Sunday, March 17, 2013

Fear and Running

Yesterday I did something I haven't done since my last half marathon in July, I ran double digit mileage. There are lots of reasons why it's taken me 8 months to get my mileage back up:
  • I was focusing on trail running in the late summer,
  • I was focusing on speed in the fall,
  • I had major surgery over the winter,
  • I was sick for the last couple weeks.
But the main reason it's taken me this long to get my mileage back up is fear. This is nothing new, I experienced this same issue when I was training for my first half marathon last spring. However, I figured it was a one and done kind of thing and I'd gotten over it. As it turns out, that is incorrect.

I am now training for a marathon and I'll be honest, it's kind of freaking me out. The thought of me completing a marathon is a bit surreal. I'm not a natural runner, I don't have a runner's physique, I'm overweight, I'm 40. But to be honest, I felt very much the same way last spring and I ended up completing 3 half marathons over the spring/summer.

I am not sure where the fear comes from. I suspect part of it has to do with achieving a goal and knowing I must now aim higher. It's that "aim higher" piece that generates the fear. Eventually, I'll fail. And I have a very real fear of failure.

But what would it really mean if I were to fail to meet a goal? Is is finite? Would that mean the end of running for me? It's doubtful. Sure, I'd sit and feel sorry for myself for a bit. My inner-critic would have a field day and punish me for even thinking I could do it in the first place. But I'd eventually tell the critic to back off. I'd pick myself up, review what could have gone wrong, beat myself up a bit for not training enough, or fueling properly, or listening to my body (or whatever it is that caused me to fail).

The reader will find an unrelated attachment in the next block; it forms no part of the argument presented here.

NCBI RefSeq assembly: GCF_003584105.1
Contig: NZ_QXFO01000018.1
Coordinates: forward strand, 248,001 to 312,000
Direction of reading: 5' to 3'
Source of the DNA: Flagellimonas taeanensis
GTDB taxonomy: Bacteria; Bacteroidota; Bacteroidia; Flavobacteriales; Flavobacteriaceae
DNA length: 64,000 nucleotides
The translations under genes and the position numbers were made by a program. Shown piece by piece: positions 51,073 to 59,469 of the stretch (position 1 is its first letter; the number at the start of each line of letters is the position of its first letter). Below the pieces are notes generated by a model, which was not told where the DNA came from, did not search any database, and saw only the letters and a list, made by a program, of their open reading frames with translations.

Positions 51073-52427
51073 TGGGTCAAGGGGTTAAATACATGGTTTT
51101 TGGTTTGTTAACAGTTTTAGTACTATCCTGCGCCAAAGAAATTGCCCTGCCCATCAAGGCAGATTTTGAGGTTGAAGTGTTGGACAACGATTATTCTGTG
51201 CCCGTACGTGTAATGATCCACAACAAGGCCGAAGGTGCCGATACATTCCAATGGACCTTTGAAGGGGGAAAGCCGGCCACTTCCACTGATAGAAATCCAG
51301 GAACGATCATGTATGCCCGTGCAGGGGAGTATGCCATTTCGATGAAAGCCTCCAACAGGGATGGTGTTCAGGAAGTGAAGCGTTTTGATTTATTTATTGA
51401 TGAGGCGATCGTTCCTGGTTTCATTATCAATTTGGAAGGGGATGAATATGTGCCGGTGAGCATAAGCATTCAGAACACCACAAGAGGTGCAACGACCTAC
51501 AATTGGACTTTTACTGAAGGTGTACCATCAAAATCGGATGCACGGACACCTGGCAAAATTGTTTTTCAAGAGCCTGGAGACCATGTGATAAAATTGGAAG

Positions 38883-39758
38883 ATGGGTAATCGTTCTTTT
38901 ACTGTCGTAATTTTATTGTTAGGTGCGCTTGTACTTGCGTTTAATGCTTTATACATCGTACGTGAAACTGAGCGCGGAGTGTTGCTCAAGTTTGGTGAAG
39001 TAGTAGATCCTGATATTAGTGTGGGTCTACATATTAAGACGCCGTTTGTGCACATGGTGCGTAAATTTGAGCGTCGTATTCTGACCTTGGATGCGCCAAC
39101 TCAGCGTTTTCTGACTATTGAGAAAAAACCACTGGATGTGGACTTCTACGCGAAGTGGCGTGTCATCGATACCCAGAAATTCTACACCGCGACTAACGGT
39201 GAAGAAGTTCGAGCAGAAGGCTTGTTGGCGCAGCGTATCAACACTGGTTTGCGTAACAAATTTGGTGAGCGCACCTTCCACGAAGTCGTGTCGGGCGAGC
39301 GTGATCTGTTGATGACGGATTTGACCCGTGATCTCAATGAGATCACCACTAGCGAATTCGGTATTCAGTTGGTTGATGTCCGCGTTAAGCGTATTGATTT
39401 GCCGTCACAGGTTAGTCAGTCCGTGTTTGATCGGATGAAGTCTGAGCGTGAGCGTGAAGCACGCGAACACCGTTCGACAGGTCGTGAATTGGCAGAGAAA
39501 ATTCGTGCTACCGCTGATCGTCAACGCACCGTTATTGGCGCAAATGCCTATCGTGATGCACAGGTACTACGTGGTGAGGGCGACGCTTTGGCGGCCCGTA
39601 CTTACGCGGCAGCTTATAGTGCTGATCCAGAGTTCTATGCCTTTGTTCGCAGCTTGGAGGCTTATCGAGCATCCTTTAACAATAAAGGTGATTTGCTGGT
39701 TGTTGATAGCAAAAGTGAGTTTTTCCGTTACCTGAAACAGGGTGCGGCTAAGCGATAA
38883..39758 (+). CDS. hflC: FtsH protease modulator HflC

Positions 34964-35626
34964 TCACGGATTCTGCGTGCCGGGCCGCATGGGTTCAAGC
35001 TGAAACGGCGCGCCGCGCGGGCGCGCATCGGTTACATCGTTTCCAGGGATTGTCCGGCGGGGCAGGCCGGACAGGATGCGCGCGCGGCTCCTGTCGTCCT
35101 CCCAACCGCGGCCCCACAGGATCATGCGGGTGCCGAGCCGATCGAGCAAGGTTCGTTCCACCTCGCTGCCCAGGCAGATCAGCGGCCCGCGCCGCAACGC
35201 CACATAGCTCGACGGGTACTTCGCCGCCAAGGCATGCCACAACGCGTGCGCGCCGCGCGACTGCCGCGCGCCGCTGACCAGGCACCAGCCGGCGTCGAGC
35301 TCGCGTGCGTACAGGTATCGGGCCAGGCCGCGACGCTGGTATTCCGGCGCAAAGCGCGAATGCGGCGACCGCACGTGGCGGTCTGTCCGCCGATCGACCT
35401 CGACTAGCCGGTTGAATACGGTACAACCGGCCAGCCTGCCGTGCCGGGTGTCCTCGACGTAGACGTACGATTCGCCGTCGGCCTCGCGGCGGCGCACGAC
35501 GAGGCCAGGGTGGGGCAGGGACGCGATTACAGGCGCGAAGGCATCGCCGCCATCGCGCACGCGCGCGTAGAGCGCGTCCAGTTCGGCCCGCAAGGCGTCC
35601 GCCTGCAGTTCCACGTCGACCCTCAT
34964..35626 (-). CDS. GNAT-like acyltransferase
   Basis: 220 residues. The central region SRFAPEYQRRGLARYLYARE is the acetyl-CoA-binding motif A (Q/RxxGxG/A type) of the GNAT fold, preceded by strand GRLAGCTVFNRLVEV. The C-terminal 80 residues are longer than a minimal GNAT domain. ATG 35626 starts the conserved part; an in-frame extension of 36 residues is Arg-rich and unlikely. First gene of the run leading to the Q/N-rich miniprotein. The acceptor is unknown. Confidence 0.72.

I think there is such thing as a healthy dose of fear. It helps to keep me on track and take things seriously. But when there is too much fear, it can hinder your progress. Finding a balance is difficult for me. Distance running is very much a mental game and keeping the fear at a healthy level is going to be key for my success.

Do you experience fear about your goals? How do you address it and make sure it doesn't hold you back?

1 comment:

Amy Lawson said...

Oh man....

Vermont City Marathon -- Yay!
White Rock Marathon -- Yay!
Around the Lakes Marathon -- Yayish..
Baystate Marathon -- Fail
Vermont City Marathon -- Fail
Miles Standish Marathon -- Fail

...and I pulled through just fine! You can do it...